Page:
Friday, September 30, 2005

The Well of Lost Plots (by Jasper Fforde)

You can tell I'm committed now, right? This was my favorite one so far, in spite of the fact that if you think about it too hard, the internal logic sort of falls apart. Or at least that's my suspicion. But it's mostly very entertaining. It's about the police force within the world of books--sort of hard to explain but a lot of fun to read about.

However! The big cliffhanger that ended the last book? Is still hanging! An entire book, and there's no resolution to the cliffhanger! Damnit, this is killing me. I have to get the next one immediately.


Blogger K said...

That cliffhanger things sounds SO frustrating. I experienced the very same thing recently. In Robert Holdstock's "Mythago Wood" the protagonist's brother Christian goes from being a gentle, frail 20th-century man to a brutalized, coarsened warrior who wants to kill the protagonist (I won't give away the ending) and we don't see him for a period of years while this change is taking place. I was intrigued to find out what had happened to him in the meantime. It's fantasy, but totally psychologically realistic and it felt as though there must be an explanation somewhere.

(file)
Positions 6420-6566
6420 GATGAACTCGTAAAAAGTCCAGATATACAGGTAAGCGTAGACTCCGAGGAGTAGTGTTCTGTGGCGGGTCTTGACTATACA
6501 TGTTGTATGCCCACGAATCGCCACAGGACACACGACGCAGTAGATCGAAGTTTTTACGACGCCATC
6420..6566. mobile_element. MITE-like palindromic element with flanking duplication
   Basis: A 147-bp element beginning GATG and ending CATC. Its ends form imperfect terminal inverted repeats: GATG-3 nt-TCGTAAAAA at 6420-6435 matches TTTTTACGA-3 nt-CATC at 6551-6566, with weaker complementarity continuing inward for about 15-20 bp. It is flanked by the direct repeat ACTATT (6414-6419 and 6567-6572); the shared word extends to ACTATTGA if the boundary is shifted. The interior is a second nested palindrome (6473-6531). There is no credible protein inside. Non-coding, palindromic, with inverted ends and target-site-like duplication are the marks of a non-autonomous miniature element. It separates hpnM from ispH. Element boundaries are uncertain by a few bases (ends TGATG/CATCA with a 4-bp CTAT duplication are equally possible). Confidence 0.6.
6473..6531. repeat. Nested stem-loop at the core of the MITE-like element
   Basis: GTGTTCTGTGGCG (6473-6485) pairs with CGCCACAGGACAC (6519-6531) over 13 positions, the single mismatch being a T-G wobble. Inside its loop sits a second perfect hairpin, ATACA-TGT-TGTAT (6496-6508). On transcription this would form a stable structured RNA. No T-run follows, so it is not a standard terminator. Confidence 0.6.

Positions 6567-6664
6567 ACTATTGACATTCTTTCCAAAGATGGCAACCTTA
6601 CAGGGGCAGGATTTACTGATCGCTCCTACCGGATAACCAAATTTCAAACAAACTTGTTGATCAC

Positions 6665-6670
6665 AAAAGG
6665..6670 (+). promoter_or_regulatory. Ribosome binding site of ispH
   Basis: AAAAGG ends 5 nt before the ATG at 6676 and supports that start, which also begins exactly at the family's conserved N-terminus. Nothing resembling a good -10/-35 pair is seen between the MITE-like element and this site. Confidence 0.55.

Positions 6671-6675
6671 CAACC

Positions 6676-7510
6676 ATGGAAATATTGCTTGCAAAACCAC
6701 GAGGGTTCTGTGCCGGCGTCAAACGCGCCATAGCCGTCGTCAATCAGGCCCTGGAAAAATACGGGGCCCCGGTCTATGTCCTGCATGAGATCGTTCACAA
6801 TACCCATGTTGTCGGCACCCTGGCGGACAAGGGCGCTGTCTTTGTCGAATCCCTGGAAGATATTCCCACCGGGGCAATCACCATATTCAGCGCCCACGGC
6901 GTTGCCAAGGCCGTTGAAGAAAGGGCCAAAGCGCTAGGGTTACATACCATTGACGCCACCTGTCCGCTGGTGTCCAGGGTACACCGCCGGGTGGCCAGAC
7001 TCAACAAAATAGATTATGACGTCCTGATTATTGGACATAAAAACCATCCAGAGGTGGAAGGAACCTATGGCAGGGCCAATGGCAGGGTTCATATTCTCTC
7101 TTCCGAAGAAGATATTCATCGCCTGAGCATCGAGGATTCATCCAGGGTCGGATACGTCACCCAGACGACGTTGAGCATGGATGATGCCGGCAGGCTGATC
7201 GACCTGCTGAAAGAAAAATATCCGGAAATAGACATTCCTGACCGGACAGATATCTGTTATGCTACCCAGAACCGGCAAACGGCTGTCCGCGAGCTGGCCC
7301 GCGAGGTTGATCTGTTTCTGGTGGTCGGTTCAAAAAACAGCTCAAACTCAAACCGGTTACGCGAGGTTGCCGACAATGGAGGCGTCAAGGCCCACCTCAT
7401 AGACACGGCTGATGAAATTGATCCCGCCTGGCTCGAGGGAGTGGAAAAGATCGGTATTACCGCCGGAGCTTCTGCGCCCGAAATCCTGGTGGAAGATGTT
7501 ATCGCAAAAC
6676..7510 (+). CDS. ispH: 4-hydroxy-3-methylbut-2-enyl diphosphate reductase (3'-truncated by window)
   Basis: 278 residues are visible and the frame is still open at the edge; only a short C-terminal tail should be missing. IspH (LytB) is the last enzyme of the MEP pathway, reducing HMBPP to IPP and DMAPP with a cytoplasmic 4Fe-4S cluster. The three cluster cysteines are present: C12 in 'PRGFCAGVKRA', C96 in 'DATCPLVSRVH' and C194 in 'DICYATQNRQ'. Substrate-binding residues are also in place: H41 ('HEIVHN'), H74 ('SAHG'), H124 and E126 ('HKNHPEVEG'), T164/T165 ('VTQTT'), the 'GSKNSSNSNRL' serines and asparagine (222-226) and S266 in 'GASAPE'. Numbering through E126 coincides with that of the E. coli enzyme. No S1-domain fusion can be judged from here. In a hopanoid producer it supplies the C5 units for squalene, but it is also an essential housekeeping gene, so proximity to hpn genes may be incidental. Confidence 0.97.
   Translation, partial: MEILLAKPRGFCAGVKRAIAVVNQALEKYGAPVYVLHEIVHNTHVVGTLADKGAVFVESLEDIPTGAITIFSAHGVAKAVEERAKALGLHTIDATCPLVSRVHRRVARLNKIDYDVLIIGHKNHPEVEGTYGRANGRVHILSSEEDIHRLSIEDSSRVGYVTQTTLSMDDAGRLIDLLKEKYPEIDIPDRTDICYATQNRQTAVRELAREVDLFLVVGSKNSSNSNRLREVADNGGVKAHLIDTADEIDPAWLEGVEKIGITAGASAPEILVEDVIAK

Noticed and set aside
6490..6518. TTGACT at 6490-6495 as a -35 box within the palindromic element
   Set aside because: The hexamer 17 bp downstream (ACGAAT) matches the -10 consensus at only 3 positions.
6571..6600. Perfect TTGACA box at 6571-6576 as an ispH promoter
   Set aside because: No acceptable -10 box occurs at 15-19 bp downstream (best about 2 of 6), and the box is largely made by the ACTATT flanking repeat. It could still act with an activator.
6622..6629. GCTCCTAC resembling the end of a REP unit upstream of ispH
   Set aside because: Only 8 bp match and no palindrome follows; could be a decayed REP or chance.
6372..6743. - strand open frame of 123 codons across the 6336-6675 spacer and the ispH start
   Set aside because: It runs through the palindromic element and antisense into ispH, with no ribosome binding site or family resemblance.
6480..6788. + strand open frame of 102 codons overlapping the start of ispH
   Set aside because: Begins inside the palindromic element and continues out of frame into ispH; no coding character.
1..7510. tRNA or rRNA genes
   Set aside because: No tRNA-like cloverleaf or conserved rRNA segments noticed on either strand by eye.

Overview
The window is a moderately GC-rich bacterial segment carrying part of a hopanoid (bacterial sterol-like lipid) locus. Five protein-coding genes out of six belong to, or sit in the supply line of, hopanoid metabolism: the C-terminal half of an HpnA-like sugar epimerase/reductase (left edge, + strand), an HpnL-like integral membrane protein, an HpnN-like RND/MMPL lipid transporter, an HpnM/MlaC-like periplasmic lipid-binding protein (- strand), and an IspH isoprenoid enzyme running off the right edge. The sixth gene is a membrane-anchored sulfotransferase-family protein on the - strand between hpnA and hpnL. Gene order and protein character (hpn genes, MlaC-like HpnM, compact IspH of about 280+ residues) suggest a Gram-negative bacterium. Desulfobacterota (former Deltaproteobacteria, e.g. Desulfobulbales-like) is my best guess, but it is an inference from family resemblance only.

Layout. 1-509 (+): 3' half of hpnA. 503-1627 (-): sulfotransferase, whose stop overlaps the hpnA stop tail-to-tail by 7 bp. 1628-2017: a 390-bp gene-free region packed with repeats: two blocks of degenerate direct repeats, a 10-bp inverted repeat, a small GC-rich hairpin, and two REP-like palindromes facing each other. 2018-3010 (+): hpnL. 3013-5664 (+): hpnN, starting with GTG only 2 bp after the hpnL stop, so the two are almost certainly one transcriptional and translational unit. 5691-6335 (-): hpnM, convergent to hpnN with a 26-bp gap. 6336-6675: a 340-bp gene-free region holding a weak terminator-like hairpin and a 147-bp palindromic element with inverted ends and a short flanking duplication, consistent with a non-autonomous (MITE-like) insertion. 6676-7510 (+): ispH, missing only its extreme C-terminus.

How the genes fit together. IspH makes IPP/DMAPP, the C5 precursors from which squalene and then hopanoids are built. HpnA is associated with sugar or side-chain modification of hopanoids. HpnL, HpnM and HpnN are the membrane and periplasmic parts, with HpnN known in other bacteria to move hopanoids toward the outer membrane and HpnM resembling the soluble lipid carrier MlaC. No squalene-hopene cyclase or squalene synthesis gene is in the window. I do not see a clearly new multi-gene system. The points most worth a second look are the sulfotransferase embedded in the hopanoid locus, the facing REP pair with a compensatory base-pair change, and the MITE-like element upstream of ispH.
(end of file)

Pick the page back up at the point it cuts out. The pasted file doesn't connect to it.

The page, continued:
So I was happy to find there was a sequel, "Gate of Ivory, Gate of Horn" in which Christian is the narrator. But does it resolve any of the questions raised by the first book? Well, no. Partly a prequel, in fact it raises more - Christian sees a glimpse of his future self and is horrified at the idea that it's him. He's determined not to become that man - and the book ends soon after that.

There are two other books in the series, both of which are about completely different characters, and neither of which sheds any light. Come on Holdstock, write book five - I need to know!

4:54 PM  

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